On April 1st I was given the first dose of a trial drug called Sarilumab. The doctor saw signs of improvement even though I had severe muscle pains and numbness in various joints. Then there was the fatigue and mood swings. The anxiety and mental anguish continued until my doctor told me on April 13 that my blood tests were showing better indicators and he believed that the danger might have passed. Phew!

Over the next few weeks my blood was being drawn twice a day, the cough was incessant and the body pains, fever as well as the chills persisted. I slept most of the time and woke up to eat or get cleaned by the medical staff. Once I was able to talk a little and think a bit, I transmitted a Facebook live video from the intense care room to inform my family/friends of my medical status. This honest video received an overwhelming response of love and support along with creating awareness about this terrible disease.

On April 15th I received the 2nd dose of Sarilumab as the medical research team felt that I benefited from the first dose. My fever was now under control. I was still fatigued, had severe body and nerve pains. Thanks to the bed rest, medications and continuous monitoring from the nurses and doctors my body was fighting the disease and recovering slowly. April 18, the NRB was replaced with a Nasal Cannula Oxygen supply. As my body started recovering slowly and my fever and chills disappeared I kept the focus on eating to gain some strength.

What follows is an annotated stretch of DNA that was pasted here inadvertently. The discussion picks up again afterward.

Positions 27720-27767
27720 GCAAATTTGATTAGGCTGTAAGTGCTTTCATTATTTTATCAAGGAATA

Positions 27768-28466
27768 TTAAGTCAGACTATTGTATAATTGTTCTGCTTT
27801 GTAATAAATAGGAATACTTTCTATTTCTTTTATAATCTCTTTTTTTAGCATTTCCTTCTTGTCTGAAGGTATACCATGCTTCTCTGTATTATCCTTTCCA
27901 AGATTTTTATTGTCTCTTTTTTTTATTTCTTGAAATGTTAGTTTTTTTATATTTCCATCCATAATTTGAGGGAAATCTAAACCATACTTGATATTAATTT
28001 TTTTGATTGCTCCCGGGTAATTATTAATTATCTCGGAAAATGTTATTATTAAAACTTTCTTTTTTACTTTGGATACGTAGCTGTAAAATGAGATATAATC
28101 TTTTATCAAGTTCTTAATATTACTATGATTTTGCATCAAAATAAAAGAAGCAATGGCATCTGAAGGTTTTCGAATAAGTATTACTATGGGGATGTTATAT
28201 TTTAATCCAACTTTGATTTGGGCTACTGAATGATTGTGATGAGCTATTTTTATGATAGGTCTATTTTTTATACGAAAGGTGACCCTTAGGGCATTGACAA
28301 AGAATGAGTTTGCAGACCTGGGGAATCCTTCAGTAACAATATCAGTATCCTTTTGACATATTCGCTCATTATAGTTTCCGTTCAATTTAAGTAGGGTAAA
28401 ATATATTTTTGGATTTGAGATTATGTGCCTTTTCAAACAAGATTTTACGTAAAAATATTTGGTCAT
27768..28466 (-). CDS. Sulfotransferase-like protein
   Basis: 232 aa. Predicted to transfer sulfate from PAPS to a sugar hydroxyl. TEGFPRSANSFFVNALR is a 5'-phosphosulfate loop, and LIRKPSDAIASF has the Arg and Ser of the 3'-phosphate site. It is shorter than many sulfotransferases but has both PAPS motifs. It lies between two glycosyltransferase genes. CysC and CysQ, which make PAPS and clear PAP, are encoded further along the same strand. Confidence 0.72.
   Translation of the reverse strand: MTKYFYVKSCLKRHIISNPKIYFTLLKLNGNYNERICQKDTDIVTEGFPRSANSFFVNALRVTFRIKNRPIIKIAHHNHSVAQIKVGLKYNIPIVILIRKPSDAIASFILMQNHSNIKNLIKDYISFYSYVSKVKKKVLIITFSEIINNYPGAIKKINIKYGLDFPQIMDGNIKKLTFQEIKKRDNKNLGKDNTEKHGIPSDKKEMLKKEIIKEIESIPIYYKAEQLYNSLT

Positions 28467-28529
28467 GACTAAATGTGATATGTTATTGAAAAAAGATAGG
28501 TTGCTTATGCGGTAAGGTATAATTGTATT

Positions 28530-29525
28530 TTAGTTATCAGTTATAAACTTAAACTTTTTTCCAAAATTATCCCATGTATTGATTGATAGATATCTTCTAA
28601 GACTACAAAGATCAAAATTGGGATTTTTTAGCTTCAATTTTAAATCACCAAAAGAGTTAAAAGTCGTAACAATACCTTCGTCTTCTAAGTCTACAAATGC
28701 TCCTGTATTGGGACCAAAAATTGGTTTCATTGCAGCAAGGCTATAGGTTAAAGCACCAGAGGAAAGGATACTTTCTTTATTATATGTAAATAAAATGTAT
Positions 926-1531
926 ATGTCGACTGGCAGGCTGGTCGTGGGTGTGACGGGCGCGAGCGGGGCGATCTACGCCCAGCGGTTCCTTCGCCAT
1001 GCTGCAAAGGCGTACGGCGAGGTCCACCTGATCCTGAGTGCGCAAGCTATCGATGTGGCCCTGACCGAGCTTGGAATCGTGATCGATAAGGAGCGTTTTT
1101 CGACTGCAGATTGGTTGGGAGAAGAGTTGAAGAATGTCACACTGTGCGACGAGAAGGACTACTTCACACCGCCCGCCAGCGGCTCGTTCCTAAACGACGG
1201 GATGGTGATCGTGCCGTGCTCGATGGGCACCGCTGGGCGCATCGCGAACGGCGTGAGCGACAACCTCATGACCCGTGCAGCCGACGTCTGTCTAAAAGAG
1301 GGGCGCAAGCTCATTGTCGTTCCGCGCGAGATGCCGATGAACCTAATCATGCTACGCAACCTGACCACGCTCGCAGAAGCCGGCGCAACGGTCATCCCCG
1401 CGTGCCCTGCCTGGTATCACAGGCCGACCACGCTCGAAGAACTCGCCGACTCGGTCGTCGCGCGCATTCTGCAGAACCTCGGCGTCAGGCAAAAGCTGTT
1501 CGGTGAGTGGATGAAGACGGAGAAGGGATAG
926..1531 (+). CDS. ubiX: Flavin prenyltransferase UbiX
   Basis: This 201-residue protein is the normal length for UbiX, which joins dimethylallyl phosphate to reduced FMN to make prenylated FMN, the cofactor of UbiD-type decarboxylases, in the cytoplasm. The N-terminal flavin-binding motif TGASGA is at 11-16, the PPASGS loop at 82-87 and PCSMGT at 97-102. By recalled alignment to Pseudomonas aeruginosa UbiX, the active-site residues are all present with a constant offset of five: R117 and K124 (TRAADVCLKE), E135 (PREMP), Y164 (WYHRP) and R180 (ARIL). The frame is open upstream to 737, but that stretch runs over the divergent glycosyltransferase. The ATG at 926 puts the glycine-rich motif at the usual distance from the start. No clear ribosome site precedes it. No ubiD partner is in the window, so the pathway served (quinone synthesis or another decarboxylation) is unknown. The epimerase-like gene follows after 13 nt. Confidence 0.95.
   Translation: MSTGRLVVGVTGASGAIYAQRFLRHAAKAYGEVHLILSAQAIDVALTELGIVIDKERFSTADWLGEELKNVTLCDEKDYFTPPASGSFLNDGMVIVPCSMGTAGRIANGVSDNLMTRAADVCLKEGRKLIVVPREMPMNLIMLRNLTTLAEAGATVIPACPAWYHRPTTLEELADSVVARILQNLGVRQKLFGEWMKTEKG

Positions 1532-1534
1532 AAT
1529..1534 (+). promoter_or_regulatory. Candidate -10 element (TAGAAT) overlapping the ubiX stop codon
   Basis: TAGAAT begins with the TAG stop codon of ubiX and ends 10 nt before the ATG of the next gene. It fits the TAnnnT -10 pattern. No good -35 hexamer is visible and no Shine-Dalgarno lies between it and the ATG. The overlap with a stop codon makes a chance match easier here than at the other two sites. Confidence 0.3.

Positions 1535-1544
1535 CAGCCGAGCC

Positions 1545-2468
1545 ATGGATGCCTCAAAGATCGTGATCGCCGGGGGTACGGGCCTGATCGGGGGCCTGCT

On April 22nd, I was moved to a Recovery unit and I needed complete assistance to get there. My legs were gone after being bedridden for 25 days! Using the restroom was quite dramatic because my nurse had to bring in a portable Oxygen cylinder and assist me to walk just 25 feet to the restroom. I was later shifted to the Acute Rehabilitation division of the hospital and I was luckily moved to a window-side bed. I saw the Sun rise for the first time in almost 29 days and I saw rainfall the next day. Ahhh...the little pleasures of nature that we all take for granted.

On April 25, my Occupational therapist (OT) and my Physical therapist (PT) met with me and we started the very difficult process of my physical rehabilitation. With the help of the walker, I practiced standing. It felt shaky due to the loss in muscle mass. My body was deconditioned because of the severe viral strain that hit me hard. But it could not kill me. I was going to give my morning OT and afternoon PT my 100%. I was determined to get my balance back and walk on my own soon!

Every day seemed to be a struggle but also a small step forward. It was satisfying to see me progressing. Initially, I could not climb more than 3 steps as my legs trembled uncontrollably. But I remained motivated and made progress every day. I walked more steps within the hospital room with and then without the walker. I started with 4 feet, then, 16 feet and up to 60 freaking feet on my OWN. Yayy!!